By Priyanka Sharma
New Delhi [India], Aug 1 (ANI): Next time you go to a food chain joint to eat, you may be able to calculate the calories taken in the food consumed.
Food Safety and Standards Authority of India (FSSAI) under its 'Eat Right Initiative' has decided to implement regulations under which a food chain joint will be asked to inform the nutritive value of the food it serves.
The top food regulator is bringing an amendment to labelling regulation in FSSAI Act under which restaurants owners have to declare "serving size the food" and the nutritive value including vitamins, fats, carbohydrates and total calories.
Initially, these regulations are being proposed for Food Business Operators (FBO) having more than 10 food chain establishments or those FBOs who have a central licence issued by the apex food regulating agency.
"It would be mandatory for big restaurant owners to mention the presence of calorie value (kcal per serving and serving size) in the food items. They have to display it on the menu card or a booklet on the table. FBOs will also be required to display information on calorie requirements. An average active adult requires 2000 Kcal per day," a senior FSSAI official told ANI.
The restaurant owners will also have to tell information about the presence of eight allergens present in the food items - gluten, crustaceans, milk and milk products, eggs, fish and fish products, ground nuts or tree nuts, soybeans and sulfites.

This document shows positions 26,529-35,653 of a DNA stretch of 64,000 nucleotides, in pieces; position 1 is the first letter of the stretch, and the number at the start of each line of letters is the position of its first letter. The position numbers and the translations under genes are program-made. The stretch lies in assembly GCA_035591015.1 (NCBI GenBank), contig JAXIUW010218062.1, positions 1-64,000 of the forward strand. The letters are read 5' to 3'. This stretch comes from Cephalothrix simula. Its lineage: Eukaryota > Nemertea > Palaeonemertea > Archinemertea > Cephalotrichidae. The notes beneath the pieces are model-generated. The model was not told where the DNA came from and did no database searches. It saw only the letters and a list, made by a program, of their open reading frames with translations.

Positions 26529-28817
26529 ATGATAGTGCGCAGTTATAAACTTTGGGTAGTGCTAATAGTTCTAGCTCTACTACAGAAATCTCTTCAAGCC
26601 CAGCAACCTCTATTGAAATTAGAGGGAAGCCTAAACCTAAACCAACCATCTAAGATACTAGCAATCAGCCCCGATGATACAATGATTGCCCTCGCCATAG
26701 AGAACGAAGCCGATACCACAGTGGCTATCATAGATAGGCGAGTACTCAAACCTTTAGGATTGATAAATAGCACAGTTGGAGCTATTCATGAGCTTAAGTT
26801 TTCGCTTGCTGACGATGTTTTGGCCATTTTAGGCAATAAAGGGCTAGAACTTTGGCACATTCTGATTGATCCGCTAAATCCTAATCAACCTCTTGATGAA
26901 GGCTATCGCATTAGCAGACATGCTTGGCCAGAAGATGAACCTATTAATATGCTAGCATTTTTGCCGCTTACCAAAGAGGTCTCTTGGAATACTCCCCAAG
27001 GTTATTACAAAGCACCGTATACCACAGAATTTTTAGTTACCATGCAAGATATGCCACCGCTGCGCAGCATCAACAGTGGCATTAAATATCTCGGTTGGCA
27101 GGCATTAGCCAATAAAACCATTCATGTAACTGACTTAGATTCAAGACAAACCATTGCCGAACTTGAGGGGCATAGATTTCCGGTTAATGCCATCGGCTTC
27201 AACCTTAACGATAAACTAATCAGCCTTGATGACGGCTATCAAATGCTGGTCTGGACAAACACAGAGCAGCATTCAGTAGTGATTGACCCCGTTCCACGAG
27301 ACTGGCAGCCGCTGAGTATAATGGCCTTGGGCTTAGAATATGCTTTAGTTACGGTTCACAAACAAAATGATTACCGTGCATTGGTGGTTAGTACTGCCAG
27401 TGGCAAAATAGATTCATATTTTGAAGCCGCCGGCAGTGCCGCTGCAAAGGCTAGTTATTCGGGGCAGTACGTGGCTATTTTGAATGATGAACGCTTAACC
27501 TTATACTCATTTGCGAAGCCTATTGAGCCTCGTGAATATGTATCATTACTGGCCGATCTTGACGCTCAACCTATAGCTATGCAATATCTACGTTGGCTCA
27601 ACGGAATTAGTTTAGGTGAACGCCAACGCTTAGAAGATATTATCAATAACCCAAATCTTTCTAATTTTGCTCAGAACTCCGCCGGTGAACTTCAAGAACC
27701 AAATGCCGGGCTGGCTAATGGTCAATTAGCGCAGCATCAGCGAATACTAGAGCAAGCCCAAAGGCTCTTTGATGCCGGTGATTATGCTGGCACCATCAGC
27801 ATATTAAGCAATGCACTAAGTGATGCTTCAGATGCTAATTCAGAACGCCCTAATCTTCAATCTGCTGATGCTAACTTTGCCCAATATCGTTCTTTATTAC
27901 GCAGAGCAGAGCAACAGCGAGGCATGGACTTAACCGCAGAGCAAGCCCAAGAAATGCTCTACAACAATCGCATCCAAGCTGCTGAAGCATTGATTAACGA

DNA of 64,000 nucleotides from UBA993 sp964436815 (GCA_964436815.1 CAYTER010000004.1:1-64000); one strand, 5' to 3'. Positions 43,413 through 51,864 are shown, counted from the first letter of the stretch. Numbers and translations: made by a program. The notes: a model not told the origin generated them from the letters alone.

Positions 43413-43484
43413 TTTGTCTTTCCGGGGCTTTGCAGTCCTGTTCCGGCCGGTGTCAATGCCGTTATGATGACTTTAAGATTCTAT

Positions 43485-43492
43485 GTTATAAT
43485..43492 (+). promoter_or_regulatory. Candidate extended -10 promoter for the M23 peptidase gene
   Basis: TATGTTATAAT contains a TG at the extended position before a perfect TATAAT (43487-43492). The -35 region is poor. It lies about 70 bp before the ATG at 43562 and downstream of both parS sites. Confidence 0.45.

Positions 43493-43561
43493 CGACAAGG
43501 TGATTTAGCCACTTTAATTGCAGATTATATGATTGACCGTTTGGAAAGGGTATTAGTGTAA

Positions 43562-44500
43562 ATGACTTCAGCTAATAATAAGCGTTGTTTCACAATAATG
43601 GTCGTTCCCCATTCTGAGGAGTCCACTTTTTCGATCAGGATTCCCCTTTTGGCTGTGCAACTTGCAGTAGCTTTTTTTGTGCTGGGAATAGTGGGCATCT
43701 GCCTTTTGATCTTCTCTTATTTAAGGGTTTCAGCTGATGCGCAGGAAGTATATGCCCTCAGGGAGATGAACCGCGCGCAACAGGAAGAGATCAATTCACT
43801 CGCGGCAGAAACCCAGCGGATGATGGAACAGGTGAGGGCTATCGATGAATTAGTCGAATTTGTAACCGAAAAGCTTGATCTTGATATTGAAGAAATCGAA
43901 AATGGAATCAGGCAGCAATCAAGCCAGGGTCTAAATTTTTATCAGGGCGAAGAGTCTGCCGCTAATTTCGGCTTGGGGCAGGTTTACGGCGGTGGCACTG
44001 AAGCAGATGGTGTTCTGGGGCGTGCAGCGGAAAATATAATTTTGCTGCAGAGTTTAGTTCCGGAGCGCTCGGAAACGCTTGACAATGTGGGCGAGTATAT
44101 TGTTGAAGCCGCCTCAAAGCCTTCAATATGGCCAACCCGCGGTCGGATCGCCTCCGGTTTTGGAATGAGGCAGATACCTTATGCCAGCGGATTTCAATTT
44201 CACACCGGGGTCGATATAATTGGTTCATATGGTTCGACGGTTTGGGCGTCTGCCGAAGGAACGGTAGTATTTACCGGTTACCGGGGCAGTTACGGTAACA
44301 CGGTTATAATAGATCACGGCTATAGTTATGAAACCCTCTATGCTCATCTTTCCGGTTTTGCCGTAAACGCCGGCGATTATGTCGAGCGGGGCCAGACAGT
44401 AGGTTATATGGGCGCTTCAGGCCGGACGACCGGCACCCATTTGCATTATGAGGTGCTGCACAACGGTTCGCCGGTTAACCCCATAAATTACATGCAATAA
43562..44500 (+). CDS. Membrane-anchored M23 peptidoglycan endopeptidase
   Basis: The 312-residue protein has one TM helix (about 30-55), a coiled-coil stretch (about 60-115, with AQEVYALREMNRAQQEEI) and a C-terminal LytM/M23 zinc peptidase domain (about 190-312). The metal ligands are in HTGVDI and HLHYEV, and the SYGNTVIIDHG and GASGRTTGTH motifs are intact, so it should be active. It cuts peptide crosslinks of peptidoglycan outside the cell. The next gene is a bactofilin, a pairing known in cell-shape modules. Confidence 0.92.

The display of nutritive information will be voluntary until FSSAI comes up with a notification.
"It is for the first time such amendment is being by implemented by FSSAI in respect to cooked food. Our idea is to provide safe and healthy food to people. There is growing consciousness about eating healthy food. These regulations are being done under 'Eat Right Initiative'. For the time being, it will be voluntary for all FBOs. While declaring nutritional information, we are giving them 25 per cent tolerance limit," another senior official from FSSAI said in the know of this development.
These regulations have been developed by a scientific panel of the food regulator and are likely to be notified soon and would then become mandatory for all food chain giants.
As of now, only packed food or ready-to-eat food items have nutritional information on the wrapper of the food item.
Some European countries already have the practice in which shops declare the nutritive value of the cooked food being sold by them. (ANI)